No hurry leaving Joe Wheeler State Park this morning — it was raining hours before we awoke and we gave it a chance to subside before we even climbed out of bed. Finally left and started east on hiway 72. Way too many stoplights, not a good start on the day until we hit I-565 around Huntsville AL. Smooth sailing from there on to Chattanooga.

We arrived early afternoon in Raccoon Mountain Caverns and Campground, Chattanooga, TN. Changed clothes quickly, packed some food and drinks, and hustled off to pick up Jim’s sister in Lookout Mtn and drive together to Manker Patten Tennis Club on the river.

Prettiest tennis club in the world, and we are so very lucky to play here once or twice a year. Paul, Jim’s brother in law, has to play here three or four times weekly — poor tortured soul. Whenever we’re passing through, Paul always manages to arrange a challenging doubles match for himself and Jim.

Today was no exception — they split sets against Don and John, then eked out a win against Don and Dan. What a guy has to go through just to get a cold beer! It was worth it, the best tennis Jim and Paul have played together in three years. Jim suggested Paul arrange hard courts from now on — it worked great.

We joined Candy and Don and Emily and Paul after tennis for dinner at the Chattanooga Golf and Country Club. We didn’t see any historic buildings, sadly, but had a fantastic dinner and evening in this 116 year old club. Started on the deck overlooking the Tennessee River but clouds rolled in and rain drove us indoors. Noisier inside but worth it, we weren’t prepared to dine in the rain tonight.

Tomorrow we head across the Great Smokey Mountains to Lake Junaluska, the largest Methodist conference center in the US. We’ve visited it often over many years, but this will be a different perspective for us. We will be working, with four other NOMADS couples, at the direction of the conference center’s maintenance supervisor. The conference center is sure to appear differently.

We hope you and your families are safe, warm, and dry. See you tomorrow!

Jim and Deb
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©2007-2012 Dreamstreamr

Surrounded by Crimson Tide fans

We reluctantly left the Natchez Trace today after a really nice visit and a very quiet night and morning in Tishomingo State Park campground. We were one of no more than a dozen campers in the campground. Very peaceful.

We drove a couple of hours to north Alabama to Joe Wheeler State Park Resort. Who knew this is Alabama public schools spring break and every fifth wheel, tent, and bass boat in Alabama would be here for the weekend?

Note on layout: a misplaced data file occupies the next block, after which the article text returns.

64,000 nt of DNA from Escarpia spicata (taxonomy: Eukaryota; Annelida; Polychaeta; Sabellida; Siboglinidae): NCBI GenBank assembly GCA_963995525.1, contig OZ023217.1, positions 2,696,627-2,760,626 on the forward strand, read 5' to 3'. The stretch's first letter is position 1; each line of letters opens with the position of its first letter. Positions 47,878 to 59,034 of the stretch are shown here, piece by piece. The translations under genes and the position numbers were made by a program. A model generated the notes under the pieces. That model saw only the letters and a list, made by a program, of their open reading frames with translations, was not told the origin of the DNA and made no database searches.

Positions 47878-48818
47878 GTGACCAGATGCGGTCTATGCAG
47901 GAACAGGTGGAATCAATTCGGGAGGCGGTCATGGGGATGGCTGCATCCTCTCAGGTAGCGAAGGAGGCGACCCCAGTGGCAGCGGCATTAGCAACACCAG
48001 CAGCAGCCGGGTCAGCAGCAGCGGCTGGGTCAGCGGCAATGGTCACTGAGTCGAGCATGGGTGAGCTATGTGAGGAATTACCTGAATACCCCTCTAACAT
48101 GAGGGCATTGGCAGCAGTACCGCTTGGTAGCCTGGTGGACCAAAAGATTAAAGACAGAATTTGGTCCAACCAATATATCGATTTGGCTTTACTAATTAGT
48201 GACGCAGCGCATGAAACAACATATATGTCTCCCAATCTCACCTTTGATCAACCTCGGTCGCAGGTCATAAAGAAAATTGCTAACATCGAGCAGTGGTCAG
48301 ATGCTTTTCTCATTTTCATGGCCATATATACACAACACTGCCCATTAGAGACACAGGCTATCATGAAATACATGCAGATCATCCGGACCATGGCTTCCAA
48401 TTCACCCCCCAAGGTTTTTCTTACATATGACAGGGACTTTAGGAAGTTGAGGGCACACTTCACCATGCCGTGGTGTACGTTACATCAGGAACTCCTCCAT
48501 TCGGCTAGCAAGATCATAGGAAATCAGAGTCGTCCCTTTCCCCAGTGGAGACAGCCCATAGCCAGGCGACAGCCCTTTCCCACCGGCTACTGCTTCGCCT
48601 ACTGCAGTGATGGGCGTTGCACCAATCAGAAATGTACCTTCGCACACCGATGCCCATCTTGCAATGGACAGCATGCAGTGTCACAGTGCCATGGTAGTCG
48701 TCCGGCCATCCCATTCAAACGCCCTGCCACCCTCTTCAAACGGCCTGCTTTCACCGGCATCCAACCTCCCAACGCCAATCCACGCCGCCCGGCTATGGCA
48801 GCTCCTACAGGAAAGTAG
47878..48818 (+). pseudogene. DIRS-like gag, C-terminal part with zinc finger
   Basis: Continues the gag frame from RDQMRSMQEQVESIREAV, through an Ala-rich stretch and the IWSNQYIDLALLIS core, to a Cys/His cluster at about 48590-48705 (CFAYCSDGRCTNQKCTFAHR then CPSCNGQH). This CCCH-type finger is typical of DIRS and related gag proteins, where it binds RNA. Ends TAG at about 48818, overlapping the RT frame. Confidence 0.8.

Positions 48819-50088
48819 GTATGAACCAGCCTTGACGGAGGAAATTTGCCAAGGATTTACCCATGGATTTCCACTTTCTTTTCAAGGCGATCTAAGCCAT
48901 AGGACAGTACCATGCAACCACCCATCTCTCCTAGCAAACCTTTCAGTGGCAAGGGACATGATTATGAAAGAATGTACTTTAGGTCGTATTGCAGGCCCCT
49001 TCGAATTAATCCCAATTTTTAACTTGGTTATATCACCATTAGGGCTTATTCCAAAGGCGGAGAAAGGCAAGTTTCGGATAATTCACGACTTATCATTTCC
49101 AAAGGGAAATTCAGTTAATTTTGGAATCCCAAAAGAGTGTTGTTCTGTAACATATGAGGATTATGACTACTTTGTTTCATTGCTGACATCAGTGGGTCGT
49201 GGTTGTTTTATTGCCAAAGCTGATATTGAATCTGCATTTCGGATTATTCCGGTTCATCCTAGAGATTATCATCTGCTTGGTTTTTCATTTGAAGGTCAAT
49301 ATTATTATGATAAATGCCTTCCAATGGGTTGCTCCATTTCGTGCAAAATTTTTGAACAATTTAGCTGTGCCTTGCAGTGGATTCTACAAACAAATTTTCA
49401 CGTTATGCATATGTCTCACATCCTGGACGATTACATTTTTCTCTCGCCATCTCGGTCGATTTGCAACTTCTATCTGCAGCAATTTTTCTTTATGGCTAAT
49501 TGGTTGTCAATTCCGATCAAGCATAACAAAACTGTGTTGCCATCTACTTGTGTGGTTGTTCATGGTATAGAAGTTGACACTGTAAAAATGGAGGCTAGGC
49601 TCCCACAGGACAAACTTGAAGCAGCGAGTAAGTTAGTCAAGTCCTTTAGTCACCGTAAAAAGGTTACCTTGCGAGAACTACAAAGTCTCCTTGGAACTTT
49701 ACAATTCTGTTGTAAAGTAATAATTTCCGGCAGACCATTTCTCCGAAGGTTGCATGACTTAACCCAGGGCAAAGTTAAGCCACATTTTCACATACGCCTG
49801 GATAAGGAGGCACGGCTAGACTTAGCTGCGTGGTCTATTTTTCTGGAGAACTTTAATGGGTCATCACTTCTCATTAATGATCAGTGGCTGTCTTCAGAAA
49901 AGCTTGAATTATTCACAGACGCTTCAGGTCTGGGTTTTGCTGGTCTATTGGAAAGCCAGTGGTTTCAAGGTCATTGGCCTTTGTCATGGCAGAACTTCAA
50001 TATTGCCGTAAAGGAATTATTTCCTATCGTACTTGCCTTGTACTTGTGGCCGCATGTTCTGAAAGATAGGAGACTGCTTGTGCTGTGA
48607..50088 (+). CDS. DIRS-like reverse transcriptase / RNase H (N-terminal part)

The gal at the campground office asked us, “Just one night?”

“You’re in luck” she said. “I’d have to turn you around but someone just cancelled. I can let you check in. You can take any site that isn’t occupied.”

We cruised all the loops, found no more than four unoccupied spaces. Two of them were sanwiched between high-density kiddie sites. Skip those. The fourth one we didn’t notice until later in the day after we had parked. We found ours, an end of row site just waiting for us.

Our hitch jack has started blowing circuit fuses. This began yesterday at Tishomingo. I was going to raise the hitch enough to release the weight distribution bars so I could oil the very squeaky hitch joints. Never got there, couldn’t raise the hitch enough and blew the fuse for the hitch jack. We’ll oil the hitch later.

We have lots and lots of fuses from 1 amp slow-blow agc to 30 amp atc. But I needed a 30 amp agc (the tubular glass ones with metal ends) and have none. Maybe I’ve had this problem before and wasn’t thinking about how many fuses I burned? “Hey hon, I just used the last one, you wanna add them to the grocery list?”

That would have been a good idea but didn”t happen. Fortunately the hitch jack will raise and lower, within limits, with 20 amp fuses. I’ve only gone through three of these today. “Hey hon, . . .”
We’ll keep an eye on this, hoping the hitch jack doesn’t want to get cranky. Time to do a little reading on hitch jack maintenance. And buy some more 30 amp fuses.

We hopped into the truck to drive over to the tennis courts after lunch. The tire pressure monitoring system (tpms) was alarming frantically, showing only eighteen (18) pounds in the trailer’s front right tire. This is the same tire we have, over the past three days, given up on monitoring.

Our tpms is five years old and the sensor transmitters’ little batteries apparently are weakening. The front right tire has, over the last week, reduced from intermittent non-reporting to constantly failing to report. Really it was surprising to see the low pressure alarm.

We hopped out of the truck and checked the tire. Full pressure, so we turned off the tpms for now. The tpms sensors are replaceable and we had planned on swapping them for new ones later this year. This is a good time, we’ll do it while we’re encamped at Lake Junaluska over the next three weeks.